This research project aims to characterise the possible effects of agricultural and industrial activity on the well-being of the Mataura River, using an approach that includes a monitoring framework developed by Ngāi Tahu alongside ecotoxicological methodologies. Ngāi Tahu concerns over the increasing degradation of the catchment have underpinned this research project.
This scoping exercise investigated how He Rauheke as a contextual framework can be developed and applied to the field of early intervention to inform assessment, early identification, programmes of intervention, and evaluation processes.
The Ahuriri or Napier Estuary is of significant value to both tangata whenua and the Hawke’s Bay community as a whole. Historical and current environmental pressures, together with some questionable management processes over the years, had caused an almost total cultural disconnection between the tangata whenua and the estuary.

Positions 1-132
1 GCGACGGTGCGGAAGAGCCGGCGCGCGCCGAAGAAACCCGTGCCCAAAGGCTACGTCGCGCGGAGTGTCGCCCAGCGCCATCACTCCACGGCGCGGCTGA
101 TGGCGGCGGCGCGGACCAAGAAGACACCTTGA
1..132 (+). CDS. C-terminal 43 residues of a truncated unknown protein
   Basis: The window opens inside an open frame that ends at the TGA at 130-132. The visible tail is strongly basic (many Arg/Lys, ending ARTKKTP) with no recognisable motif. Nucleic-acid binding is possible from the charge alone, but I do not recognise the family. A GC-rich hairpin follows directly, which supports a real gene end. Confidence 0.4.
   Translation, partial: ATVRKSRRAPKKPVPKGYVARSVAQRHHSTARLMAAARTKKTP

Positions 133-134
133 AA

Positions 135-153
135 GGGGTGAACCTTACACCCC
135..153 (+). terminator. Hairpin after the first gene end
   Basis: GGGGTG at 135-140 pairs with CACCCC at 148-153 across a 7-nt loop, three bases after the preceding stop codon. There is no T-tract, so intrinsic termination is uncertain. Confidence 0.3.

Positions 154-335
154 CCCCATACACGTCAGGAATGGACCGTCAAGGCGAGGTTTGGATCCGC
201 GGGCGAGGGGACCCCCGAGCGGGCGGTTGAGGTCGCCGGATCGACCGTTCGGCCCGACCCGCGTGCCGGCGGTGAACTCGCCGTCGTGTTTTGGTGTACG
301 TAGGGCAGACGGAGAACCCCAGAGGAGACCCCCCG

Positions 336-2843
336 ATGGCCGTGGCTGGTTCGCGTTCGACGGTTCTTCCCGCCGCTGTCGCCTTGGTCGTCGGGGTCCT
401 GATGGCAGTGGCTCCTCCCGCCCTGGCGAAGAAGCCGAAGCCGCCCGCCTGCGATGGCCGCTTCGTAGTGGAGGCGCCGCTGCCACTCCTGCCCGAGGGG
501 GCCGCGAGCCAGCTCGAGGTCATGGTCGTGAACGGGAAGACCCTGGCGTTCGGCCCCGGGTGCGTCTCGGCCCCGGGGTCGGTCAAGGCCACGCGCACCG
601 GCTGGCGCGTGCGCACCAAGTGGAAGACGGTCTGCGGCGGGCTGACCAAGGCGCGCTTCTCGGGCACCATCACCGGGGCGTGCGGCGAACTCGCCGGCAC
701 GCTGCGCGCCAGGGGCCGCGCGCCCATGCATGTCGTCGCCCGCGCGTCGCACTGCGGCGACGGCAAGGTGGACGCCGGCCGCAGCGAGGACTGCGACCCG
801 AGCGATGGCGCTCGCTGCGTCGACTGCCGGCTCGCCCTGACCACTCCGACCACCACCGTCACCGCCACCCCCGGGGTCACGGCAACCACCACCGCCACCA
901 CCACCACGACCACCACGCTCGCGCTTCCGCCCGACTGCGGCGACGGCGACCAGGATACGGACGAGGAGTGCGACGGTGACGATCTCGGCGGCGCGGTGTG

This research explored Māori views and access to Assisted Human Reproduction (AHR). The researchers carried out a series of interviews with key stakeholders to identify key themes, and a number of hui were run to ascertain broader Māori views towards infertility, use of AHR, AHR policy and legislative change, and the interface between tikanga Māori and various ethical scenarios that have emerged in the field of AHR.
A Kaupapa Māori epidemiology is sensitive to the demographic circumstances of the Māori population. Itreinforces the development of policy and practice that is responsive to Māori. A Māori standard population (or indigenous standard) brings Māori from the margins to the centre of the epidemiological frame.